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Speaker: Understanding IRS Sec. 280E Vital for Thriving in Cannabis Industry

Chris Gaetano
Published Date:
Dec 11, 2018

With cannabis businesses unable to take the kinds of deductions any other firm would take for granted, Peter Metz, a principal at Grassi & Co., speaking at the Foundation for Accounting Education's Cannabis Industry Conference on Dec. 11, said that firms must understand IRS Code Section 280E in order to avoid a massive tax bill. 

Despite cannabis being legalized in many states, the federal government still considers it a Schedule 1 controlled substance. Because of this designation, the law does not allow cannabis industry firms to claim business expense deductions, unlike nearly every other business. A cannabis company, for example, cannot deduct advertising, insurance, marketing, rent, repairs, salaries, state taxes, utilities and many other expenses. The only item that such businesses can deduct is cost of goods sold, which is governed by Section 280E. 

"Why do we care? If we don't, we will face a large tax burden if we don't maximize cost of goods sold," he said. 

Metz said that one should use IRS Code Section 471, which concerns inventories, in order to calculate cost of goods sold. However, he also stressed the importance of keeping up to date with tax court case law, which further refines what is and is not deductible. 

For example, in the case Olive v. Commissioner, a business sold both cannabis products as well as non-cannabis-related amenities. Because of this, the company claimed business deductions, arguing that its non-cannabis offerings meant that it was not solely dealing in controlled substances and so therefore was not subject to 280E for the non-cannabis products. This argument was not convincing to the judge, however. 

"The problem was the taxpayer provided those amenities for free. ... So the court ruled that both activities were combined as a single cannabis activity, subject to 280E," said Metz. 

This is in contrast to another case,  Californians Helping to Alleviate Medical Problems, Inc. (CHAMP) v. Commissioner. This case involved a caregiver organization that also happened to sell cannabis, which would be smoked in a special room away from other patients. In this case, the court sided with the organization, as the caregiving was ruled to be a separate business expense from the cannabis, since that was not considered the primary business. This ruling meant that the organization could indeed split its business into the part that deals in controlled substances, which cannot claim deductions, and the medical caregiving business, which can. 

However, a more recent case, Laurel Alterman and William A. Gibson v. Commissioner of Internal Revenue, showed that there are limits to what can be separated out. Much like the other cases, this one involved a business that sold cannabis as well as non-cannabis products, and wanted to separate out the latter half for tax purposes. The tax court, ruled against them, however, because the non-cannabis products being offered were drug paraphernalia such as pipes and bongs.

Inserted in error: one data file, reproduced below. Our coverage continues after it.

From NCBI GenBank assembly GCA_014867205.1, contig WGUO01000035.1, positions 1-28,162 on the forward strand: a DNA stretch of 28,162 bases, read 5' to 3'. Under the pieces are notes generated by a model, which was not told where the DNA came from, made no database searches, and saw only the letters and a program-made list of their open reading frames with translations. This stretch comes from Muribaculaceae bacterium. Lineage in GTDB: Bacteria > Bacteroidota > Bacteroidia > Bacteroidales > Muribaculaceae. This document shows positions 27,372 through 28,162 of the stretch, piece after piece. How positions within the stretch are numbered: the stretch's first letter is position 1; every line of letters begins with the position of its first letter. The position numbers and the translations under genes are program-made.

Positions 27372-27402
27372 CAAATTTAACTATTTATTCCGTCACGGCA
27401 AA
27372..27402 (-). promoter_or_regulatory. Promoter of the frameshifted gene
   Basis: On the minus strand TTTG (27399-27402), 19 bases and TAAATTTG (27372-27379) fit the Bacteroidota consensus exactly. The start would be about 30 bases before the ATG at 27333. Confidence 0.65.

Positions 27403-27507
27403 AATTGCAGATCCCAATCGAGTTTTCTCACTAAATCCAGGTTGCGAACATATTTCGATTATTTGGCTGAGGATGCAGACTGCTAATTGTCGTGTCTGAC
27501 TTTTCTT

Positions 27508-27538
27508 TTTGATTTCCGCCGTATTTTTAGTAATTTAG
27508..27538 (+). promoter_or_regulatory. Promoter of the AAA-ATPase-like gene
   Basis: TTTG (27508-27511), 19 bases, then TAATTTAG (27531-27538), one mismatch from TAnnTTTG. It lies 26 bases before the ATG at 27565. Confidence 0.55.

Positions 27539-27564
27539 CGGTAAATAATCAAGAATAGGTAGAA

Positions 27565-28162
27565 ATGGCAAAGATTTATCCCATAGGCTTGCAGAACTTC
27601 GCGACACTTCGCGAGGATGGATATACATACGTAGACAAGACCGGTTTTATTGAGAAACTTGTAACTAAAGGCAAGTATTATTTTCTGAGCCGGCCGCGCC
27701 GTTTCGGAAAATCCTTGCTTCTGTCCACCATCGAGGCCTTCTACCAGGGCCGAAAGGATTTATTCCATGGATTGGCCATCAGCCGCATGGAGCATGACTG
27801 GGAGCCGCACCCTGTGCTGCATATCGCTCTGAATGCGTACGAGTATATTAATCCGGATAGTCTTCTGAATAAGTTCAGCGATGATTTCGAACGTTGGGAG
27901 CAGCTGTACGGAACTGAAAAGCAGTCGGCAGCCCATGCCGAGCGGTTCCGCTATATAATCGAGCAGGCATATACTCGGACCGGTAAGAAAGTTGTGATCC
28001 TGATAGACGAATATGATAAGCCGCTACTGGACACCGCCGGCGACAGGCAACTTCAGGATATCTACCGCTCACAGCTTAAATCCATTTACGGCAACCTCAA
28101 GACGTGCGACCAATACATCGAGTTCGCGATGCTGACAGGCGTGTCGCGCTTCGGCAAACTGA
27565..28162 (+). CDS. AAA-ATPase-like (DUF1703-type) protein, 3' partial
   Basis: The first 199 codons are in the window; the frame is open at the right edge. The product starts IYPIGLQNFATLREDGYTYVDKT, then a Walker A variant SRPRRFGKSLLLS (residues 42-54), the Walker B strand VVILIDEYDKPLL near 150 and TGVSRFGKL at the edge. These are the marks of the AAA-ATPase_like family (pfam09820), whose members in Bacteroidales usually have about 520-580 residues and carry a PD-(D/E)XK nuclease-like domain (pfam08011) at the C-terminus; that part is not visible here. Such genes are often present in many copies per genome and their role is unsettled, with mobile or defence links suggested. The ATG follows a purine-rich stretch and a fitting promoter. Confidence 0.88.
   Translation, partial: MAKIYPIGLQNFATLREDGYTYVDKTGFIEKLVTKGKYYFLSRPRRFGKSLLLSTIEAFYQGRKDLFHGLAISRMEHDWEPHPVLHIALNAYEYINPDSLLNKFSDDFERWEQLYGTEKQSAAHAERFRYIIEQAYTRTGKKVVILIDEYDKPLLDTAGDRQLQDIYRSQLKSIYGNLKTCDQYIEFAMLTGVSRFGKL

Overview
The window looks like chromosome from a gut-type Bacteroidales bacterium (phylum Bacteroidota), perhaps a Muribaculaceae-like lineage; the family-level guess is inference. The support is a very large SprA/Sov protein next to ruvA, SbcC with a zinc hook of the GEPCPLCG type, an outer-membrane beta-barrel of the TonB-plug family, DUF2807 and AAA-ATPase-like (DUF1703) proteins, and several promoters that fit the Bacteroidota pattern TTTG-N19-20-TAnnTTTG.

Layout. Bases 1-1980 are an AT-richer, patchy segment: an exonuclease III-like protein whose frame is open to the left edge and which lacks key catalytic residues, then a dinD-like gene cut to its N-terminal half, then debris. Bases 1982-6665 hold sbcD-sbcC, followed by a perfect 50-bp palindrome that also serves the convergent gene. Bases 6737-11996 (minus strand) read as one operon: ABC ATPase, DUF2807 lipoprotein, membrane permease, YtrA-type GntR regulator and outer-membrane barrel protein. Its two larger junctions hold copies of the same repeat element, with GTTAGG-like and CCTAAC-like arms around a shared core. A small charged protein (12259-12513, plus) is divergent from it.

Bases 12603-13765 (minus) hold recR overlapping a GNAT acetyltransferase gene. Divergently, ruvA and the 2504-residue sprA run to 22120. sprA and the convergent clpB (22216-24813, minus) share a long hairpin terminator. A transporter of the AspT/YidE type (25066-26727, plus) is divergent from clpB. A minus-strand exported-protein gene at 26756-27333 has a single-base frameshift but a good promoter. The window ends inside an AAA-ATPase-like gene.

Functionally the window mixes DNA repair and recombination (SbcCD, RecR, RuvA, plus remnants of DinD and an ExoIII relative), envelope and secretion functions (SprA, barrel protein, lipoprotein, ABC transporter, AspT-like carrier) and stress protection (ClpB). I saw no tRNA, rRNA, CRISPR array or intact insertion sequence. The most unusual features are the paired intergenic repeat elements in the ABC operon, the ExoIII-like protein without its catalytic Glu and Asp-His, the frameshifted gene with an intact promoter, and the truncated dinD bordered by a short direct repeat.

"The result was [that] the sale of pipes and paraphernalia complemented the business of cannabis sales, and therefore was considered part of the cannabis business," said Metz. 

He added that the owners were also penalized for very sloppy bookkeeping. 

Finally, a case that was decided at the end of November added proportionality to factors in determining whether a company can separate out non-cannabis aspects of its business. The case, Patients Mutual Assistance Collective Corporation d.b.a Harborside Health Center v. Commissioner of Internal Revenue, involved what Metz said was one of the largest marijuana dispensaries in the country, with over $25 million in sales last year. He said the company decided to apply the more broadly-based Sec. 263A for calculating cost of goods sold instead of Sec. 471, as it also sold non-cannabis therapeutic products. The court ruled against the company, he said, as the non-cannabis components of the business were a small fraction of overall activity and so were considered incidental. The court said this meant, despite the non-cannabis-related products and services, it was functionally a cannabis company and therefore subject to Sec. 471. 

Metz said that, as time goes on and the industry gains more acceptance throughout the country, he expects that the Sec. 280E will eventually be overturned. He noted that a Schedule 1 drug is defined partially by not having any accepted medical use. Since New York and other states allow medical cannabis, this implies that these states do see the substance as having medical value, and so therefore do not consider it to be a Schedule 1 drug. Over time, he said, the FDA will likely approve its use on a federal level, which would then releases it from its Schedule 1 designation. 

"But in the meantime, we have to comply with 280E," he said. 

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